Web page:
A Growing U.N. Role in IraqPresident Bush may now better understand why his father, at the end of the first Persian Gulf war, wisely decided not to order victorious American troops to go on to Baghdad. All the fears that persuaded the first Bush administration to exercise restraint are coming back to haunt the current American occupation.
Saddam Hussein was a terrible dictator who caused great misery to his people. Yet it would be no great deliverance for them if Iraq became a splintering nation engulfed in bitter civil wars with a strong possibility of Turkish or Iranian intervention, and it would be a nightmare for the rest of the world. Creating stable and legitimate Iraqi political institutions from scratch is turning out to be a far more daunting, and thankless, task than the Bush administration ever acknowledged. The best — perhaps the only — chance for success depends on the United Nations. Fortunately, the White House is finally showing some signs of reconciling itself to reality.
It is now painfully clear that Washington gave little serious forethought to how a democratic Iraqi government could be nurtured. If the president and his advisers had thought the whole mission through, they would have realized that guiding Iraq from tyranny to tranquillity is not something a Pentagon-directed American occupation could accomplish on its own. It requires, at minimum, a guiding hand that has international legitimacy and the cooperation of a broad range of allies.
Neither of those conditions exists. In their absence, Iraqis are torn between impatience to end foreign military occupation and fear that a panicky American administration might abruptly abandon their country to civil war, anarchy or a new dictatorship. Sunni, Shiite and Kurdish leaders seem far less interested in cobbling together the kind of basic institutions necessary for a future democracy than in maneuvering for advantage at one another's expense. The June 30 deadline set by the election-bound Bush administration for turning over the government to Iraqis looks increasingly dubious. Meanwhile, countries like India, Pakistan and France remain unwilling to contribute badly needed peacekeeping troops before a stable, internationally recognized Iraqi government emerges.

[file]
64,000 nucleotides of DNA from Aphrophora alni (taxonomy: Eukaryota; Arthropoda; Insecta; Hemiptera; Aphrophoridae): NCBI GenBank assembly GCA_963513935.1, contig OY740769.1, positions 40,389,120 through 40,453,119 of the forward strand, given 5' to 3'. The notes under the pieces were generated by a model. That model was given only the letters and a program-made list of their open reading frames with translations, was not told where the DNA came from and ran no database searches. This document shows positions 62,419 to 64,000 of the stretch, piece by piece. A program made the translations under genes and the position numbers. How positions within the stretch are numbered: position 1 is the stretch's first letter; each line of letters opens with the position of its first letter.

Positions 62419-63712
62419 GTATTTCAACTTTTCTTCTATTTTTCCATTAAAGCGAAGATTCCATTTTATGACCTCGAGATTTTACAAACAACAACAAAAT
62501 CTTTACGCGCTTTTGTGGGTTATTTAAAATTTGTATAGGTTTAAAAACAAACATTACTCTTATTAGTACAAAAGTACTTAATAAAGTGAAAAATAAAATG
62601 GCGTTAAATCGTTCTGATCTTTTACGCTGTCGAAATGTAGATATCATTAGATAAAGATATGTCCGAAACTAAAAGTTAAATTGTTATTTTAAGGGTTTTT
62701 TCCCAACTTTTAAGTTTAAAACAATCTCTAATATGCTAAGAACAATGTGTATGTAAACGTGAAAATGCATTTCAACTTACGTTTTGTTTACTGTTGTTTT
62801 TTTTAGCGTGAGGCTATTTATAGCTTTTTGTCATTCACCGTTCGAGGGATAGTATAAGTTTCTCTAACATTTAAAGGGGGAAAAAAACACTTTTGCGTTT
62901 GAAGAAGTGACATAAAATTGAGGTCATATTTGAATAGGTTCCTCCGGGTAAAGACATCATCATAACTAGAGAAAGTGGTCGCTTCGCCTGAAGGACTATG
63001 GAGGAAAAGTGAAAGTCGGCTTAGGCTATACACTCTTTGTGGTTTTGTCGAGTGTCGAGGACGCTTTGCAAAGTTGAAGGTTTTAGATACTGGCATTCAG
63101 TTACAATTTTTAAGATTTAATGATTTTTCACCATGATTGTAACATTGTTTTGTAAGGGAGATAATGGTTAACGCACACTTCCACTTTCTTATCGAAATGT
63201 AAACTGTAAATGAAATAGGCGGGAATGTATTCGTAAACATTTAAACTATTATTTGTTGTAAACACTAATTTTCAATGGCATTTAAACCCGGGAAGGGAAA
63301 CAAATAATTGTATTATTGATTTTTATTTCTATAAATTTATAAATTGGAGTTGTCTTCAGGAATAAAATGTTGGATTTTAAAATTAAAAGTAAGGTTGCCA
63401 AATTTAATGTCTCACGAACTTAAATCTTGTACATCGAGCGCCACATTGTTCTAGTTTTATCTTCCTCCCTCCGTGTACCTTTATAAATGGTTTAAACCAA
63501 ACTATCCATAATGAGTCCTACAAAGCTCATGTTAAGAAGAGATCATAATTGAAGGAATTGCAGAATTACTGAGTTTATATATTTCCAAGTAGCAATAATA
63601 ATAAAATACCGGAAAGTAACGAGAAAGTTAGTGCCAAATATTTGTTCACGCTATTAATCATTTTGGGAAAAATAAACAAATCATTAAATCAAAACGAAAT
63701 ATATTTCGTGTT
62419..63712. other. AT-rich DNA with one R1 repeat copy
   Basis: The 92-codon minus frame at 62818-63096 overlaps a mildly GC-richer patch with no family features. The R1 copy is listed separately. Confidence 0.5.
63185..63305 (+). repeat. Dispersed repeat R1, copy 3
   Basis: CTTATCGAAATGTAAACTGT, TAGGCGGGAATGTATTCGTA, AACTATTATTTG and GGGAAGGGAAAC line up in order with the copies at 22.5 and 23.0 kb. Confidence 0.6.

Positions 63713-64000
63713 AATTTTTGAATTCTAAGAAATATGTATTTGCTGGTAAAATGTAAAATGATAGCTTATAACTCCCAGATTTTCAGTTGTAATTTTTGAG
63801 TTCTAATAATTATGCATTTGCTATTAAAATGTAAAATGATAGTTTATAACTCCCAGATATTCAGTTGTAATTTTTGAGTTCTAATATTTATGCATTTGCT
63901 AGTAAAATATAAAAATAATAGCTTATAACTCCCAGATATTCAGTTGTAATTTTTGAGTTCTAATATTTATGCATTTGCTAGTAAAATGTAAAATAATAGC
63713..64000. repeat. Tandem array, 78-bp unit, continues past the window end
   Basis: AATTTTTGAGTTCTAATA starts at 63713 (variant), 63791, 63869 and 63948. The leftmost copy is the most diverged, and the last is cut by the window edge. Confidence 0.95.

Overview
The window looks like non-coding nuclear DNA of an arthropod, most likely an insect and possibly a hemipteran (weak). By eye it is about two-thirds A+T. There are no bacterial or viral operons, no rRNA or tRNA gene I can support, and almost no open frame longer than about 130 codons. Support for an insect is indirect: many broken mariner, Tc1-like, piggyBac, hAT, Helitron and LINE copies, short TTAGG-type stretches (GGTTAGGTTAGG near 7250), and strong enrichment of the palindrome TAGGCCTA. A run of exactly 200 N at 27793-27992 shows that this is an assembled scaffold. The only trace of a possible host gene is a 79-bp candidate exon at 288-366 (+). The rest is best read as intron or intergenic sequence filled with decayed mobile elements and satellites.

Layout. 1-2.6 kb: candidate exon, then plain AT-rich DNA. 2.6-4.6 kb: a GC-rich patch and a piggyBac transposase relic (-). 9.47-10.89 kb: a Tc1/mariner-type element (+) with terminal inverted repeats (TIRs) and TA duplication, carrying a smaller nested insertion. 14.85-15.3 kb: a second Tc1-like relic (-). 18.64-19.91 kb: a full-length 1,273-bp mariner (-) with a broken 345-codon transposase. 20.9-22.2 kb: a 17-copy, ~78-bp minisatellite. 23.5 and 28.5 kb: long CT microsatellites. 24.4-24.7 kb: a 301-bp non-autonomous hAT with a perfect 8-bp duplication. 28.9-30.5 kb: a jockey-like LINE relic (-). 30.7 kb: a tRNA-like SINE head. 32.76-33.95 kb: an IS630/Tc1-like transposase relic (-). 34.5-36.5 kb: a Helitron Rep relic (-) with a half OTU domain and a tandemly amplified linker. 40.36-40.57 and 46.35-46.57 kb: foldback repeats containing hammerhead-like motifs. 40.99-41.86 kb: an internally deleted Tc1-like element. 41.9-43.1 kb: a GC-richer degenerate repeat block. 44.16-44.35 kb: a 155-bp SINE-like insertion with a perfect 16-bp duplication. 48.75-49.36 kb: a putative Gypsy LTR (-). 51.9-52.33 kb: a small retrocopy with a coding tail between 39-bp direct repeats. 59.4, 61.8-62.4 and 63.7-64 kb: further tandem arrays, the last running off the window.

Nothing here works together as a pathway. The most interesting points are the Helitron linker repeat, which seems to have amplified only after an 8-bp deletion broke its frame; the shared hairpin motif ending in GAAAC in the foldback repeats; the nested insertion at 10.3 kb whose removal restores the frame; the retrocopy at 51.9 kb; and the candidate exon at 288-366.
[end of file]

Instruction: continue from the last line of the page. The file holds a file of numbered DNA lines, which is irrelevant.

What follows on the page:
At this vital juncture, the United Nations has suddenly stepped to the center of the stage. Lakhdar Brahimi, the United Nations official who helped guide Afghanistan's political reconstruction, has returned from a fact-finding mission to Iraq and reported to Secretary General Kofi Annan. Based on his findings, Mr. Annan has reaffirmed his view that not enough time remains to organize direct nationwide elections in Iraq before the scheduled installation of an interim Iraqi government by June 30.
That was what Washington wanted to hear; demands from Shiite leaders for hastily scheduled direct elections were unrealistic given the lack of preparation for democracy, but they were hard to resist without the backing of the United Nations. The core issue, however, remains unresolved. Handing power to an unelected government could exacerbate internal tensions in Iraq and discourage other nations from recognizing the new Iraqi authorities as legitimate. That makes it essential that major Iraqi power centers come to some agreement on an adequately representative method for choosing the interim government. No major part of the Iraqi population — Shiite, Sunni or Kurdish — can be left feeling disenfranchised. Mr. Brahimi will be central to that process and could return to Iraq next month to try to thrash out an acceptable formula.
It is breathtaking, but heartening, to see the administration, after months of reviling the United Nations and trying to marginalize it, now turn to Mr. Annan and Mr. Brahimi to try to rescue its imperiled transition timetable. Parallel efforts are quietly under way to assuage the feelings of major European allies Washington dismissed and insulted a year ago, but now badly needs. We hope this represents a unified administration policy and will not be undermined by ideologues in the Pentagon or Vice President Dick Cheney's office.
Obviously it would have been better not to have rushed into invading and occupying Iraq on the basis of flawed intelligence and against the advice of major allies. But that is now history. The task now is to make the best of the current reality. Much of Europe now fears that a botched transition in Iraq could create a black hole of violence and terrorism painfully close to Europe's frontiers. That is a fear the current Bush administration appears to be fully comprehending for the first time.